What forms of care have queer and trans Asian Americans devised in order to survive the violences they face in the contemporary United States? To get tenure at an institution like UW-Madison, where I’ve worked since 2019, professors often have to publish a book based on their research, and the book I’m writing for tenure is an attempt to answer the above question. If the pandemic has taught us anything—and I really hope it has—it’s that without care there is no life. And yet, care is a resource and a responsibility that is often unjustly distributed along lines of race, gender, and so on. My work as a scholar is about writing a more just distribution of care into existence, not just for multiply marginalized Asian Americans, but for everyone.
The classes I teach at UW focus on LGBTQ+ and Asian American performance and politics. One of my favorites is a class called “Feelings: Queer and Asian” where I help students to understand how the emotional lives of queer folks and Asian Americans are all tangled up with white supremacy, heteropatriarchy, and other life-diminishing systems. For students who don’t count themselves as members of these communities, I hope the class can offer an accessible entry into the study of oppression and exploitation. For students who do identify with these communities, I hope the “Feelings” class can provide language with which to name the pain, and joy, of queer Asian life. I hope it can help them to see that the way they feel on an everyday basis cannot be thought apart from history and political reality.
Every semester I tell my students that the world we’re living in isn’t worthy of them. But, I insist, it can be made so through the hard work of activism and organizing. I try to practice what I preach, and so, when I can, I march with Freedom, Inc., build with the DSA, and take to Teen Vogue or Twitter to speak out against policing and prisons, to explain why justice for Asian Americans will only be won in opposition to empire and capitalism, in coalition with Black-lead movements for abolition and Indigenous-lead movements for decolonization.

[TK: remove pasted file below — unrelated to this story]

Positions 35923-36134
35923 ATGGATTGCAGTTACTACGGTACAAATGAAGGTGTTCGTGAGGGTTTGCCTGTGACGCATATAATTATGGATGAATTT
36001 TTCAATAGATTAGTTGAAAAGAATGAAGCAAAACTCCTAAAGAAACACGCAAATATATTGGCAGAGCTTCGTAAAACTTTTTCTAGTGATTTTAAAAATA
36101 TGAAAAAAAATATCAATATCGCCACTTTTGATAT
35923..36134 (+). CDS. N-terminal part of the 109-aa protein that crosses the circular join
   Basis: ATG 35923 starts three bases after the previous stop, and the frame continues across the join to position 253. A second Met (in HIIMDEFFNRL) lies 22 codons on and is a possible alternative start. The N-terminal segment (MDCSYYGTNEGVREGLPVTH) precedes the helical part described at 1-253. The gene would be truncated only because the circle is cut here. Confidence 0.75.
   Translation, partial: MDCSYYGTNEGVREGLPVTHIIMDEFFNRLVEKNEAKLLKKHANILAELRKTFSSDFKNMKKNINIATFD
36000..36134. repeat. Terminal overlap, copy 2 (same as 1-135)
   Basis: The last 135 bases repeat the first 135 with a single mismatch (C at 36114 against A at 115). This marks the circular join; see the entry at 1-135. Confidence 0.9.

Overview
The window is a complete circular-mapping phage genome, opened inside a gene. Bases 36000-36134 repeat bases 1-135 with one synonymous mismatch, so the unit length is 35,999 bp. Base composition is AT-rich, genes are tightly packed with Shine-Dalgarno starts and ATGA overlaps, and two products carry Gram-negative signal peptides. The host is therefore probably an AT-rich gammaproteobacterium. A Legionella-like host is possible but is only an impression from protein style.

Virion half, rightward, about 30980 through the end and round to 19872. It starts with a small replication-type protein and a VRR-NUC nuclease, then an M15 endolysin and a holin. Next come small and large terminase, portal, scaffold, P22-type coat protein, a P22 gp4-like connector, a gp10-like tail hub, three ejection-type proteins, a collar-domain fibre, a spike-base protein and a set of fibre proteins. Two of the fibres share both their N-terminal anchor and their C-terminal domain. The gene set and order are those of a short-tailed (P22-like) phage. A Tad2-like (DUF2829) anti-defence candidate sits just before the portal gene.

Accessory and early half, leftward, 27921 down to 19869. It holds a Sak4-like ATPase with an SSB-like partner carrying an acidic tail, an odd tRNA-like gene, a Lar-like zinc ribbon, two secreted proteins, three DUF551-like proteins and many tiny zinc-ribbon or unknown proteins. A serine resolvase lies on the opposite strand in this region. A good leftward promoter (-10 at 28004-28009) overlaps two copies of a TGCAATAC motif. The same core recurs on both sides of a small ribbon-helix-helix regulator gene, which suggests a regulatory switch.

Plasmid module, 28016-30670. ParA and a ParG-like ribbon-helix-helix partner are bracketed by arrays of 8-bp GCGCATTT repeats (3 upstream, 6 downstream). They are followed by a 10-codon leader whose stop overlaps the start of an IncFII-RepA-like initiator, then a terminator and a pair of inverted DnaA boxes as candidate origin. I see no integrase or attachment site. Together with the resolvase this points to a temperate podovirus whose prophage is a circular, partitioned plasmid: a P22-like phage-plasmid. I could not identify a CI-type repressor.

Amidst all of this, my main concern is that my communities, friends, and families get the care they need. That’s what they deserve, and the world isn’t going to give it to them without a fight.
2021 Pride in Color Leadership Features
The Influencer: Ladi London is a brown-skinned, femme trans Milwaukee native who produces videos and other content to effect change and cultivate community.
The Artist: nibiiwakamigkwe is a two-spirit Indigenous artist, activist, and organizer interested in healing and visibility.
The Table Shaker: Yanté Turner is an openly trans and queer Black change agent working as an Inclusion and Equity Coordinator as well as a doula.
The First: Ankita Bharadwaj is a lawyer, advocate, and trail blazer who knows the journey upward is often isolating, but that it is worth it.
The Founder: Rick Banks is co-founder of MKE Black, Inc. which connects Black Milwaukeeans to Black culture, events, and Black-owned businesses.
The Scholar: James McMaster is a queer Asian-American educator, and activist who lives by example in the classroom and out in community.
The Professor: Víctor M. Macías-González is Professor of History and Race, Gender, and Sexuality Studies at UW-La Crosse.